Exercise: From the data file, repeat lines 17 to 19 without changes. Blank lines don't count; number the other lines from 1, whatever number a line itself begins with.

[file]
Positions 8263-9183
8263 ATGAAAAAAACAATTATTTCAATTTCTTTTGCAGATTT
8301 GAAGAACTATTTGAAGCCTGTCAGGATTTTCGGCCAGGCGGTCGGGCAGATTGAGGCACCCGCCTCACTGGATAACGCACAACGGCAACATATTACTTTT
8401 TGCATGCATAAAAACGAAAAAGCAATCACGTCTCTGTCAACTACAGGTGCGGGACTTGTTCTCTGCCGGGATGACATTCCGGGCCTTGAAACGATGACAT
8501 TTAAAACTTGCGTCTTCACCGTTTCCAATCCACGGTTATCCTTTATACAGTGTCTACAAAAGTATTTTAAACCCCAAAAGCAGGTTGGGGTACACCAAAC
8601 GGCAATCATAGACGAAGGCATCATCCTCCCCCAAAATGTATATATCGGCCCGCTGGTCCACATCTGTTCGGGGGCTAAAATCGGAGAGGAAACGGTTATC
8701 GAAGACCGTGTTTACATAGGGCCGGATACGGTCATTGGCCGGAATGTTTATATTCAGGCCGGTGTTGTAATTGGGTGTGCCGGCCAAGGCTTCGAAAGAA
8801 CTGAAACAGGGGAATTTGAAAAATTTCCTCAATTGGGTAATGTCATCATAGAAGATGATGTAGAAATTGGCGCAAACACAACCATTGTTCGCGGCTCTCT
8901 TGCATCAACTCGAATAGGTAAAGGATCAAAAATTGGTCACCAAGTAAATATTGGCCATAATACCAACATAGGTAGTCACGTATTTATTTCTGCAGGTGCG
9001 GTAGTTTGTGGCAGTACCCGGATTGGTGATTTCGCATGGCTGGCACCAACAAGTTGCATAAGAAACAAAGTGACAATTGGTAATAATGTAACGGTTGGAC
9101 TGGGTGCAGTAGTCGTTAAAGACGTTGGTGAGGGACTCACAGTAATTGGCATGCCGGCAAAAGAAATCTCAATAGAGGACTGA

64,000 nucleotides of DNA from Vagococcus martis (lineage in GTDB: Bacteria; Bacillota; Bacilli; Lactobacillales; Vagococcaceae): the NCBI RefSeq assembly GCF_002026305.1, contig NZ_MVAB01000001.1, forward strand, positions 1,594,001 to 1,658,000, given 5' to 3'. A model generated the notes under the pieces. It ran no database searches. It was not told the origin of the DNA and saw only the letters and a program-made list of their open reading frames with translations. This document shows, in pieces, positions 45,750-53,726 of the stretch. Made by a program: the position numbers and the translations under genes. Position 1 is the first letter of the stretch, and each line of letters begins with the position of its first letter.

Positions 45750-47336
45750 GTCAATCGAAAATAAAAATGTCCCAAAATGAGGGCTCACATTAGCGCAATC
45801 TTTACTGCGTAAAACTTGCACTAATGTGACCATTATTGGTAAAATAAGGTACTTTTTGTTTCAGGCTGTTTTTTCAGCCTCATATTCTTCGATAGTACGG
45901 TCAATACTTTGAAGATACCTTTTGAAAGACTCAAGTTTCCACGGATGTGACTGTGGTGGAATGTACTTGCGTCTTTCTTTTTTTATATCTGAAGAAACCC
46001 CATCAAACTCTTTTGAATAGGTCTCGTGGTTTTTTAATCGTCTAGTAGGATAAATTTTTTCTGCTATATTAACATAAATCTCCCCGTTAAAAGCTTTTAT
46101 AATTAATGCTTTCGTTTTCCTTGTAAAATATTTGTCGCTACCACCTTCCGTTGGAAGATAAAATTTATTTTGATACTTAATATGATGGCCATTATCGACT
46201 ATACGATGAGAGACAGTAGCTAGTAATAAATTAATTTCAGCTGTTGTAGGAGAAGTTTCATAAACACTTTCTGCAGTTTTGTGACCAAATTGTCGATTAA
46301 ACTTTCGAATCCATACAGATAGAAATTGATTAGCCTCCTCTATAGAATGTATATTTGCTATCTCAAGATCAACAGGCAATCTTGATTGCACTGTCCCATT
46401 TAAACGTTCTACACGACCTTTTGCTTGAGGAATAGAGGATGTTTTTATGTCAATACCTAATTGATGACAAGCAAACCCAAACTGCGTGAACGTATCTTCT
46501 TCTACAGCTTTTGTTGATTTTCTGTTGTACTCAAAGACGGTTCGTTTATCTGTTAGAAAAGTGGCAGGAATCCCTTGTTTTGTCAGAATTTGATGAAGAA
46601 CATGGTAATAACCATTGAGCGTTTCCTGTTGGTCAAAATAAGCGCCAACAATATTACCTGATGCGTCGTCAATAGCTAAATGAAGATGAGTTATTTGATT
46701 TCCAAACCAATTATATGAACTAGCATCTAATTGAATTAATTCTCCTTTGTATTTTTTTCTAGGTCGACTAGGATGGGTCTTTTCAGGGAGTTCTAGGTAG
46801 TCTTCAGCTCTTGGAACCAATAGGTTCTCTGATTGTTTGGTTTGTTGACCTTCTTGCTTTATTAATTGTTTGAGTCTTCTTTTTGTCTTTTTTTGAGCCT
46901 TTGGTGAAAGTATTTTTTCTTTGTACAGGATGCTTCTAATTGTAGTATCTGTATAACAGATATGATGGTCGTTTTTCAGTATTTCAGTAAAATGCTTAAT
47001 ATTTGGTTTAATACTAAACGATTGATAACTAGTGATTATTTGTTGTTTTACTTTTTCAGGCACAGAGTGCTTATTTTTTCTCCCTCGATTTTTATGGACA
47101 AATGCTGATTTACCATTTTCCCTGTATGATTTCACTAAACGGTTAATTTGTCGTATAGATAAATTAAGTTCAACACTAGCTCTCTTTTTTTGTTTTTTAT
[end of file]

46001 CATCAAACTCTTTTGAATAGGTCTCGTGGTTTTTTAATCGTCTAGTAGGATAAATTTTTTCTGCTATATTAACATAAATCTCCCCGTTAAAAGCTTTTAT
46101 AATTAATGCTTTCGTTTTCCTTGTAAAATATTTGTCGCTACCACCTTCCGTTGGAAGATAAAATTTATTTTGATACTTAATATGATGGCCATTATCGACT
46201 ATACGATGAGAGACAGTAGCTAGTAATAAATTAATTTCAGCTGTTGTAGGAGAAGTTTCATAAACACTTTCTGCAGTTTTGTGACCAAATTGTCGATTAA